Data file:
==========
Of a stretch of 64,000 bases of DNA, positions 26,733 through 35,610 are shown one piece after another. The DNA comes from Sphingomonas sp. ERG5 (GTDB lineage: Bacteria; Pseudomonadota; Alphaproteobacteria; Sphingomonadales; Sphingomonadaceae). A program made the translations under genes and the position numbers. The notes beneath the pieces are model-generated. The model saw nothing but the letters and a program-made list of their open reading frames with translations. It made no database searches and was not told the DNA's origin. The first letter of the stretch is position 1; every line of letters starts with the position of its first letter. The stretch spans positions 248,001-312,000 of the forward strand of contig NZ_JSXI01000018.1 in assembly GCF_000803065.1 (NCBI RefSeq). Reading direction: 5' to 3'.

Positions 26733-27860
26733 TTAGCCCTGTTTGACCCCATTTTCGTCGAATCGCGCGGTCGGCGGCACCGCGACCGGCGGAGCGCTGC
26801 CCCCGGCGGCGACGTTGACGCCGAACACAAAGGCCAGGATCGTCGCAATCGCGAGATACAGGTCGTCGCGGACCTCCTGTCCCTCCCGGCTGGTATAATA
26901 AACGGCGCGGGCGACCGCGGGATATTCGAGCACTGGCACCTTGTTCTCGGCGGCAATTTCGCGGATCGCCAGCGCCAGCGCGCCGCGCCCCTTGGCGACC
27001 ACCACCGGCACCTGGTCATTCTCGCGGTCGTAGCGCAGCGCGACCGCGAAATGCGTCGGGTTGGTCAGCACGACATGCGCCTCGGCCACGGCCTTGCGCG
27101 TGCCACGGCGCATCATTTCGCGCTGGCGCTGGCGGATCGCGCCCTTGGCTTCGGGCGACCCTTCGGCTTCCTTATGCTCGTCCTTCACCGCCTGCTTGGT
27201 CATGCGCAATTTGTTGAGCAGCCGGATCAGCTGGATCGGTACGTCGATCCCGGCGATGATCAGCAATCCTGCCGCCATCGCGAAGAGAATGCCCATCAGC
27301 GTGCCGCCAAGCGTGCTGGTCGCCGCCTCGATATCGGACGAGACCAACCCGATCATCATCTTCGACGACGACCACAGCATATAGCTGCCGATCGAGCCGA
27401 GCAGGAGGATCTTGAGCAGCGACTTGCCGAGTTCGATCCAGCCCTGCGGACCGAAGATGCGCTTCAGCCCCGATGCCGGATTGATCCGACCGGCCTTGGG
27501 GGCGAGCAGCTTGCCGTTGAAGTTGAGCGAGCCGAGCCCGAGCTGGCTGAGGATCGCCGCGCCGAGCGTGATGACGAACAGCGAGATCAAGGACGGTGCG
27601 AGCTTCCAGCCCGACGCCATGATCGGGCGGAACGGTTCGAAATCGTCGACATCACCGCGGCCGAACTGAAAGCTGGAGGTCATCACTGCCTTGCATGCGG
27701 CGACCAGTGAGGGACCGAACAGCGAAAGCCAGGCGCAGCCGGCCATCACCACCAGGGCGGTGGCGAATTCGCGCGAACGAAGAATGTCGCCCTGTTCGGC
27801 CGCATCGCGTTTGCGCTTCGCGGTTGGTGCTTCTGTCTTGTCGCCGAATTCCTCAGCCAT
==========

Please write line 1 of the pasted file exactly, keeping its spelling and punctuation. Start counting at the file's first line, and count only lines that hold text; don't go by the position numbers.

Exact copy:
Of a stretch of 64,000 bases of DNA, positions 26,733 through 35,610 are shown one piece after another. The DNA comes from Sphingomonas sp. ERG5 (GTDB lineage: Bacteria; Pseudomonadota; Alphaproteobacteria; Sphingomonadales; Sphingomonadaceae). A program made the translations under genes and the position numbers. The notes beneath the pieces are model-generated. The model saw nothing but the letters and a program-made list of their open reading frames with translations. It made no database searches and was not told the DNA's origin. The first letter of the stretch is position 1; every line of letters starts with the position of its first letter. The stretch spans positions 248,001-312,000 of the forward strand of contig NZ_JSXI01000018.1 in assembly GCF_000803065.1 (NCBI RefSeq). Reading direction: 5' to 3'.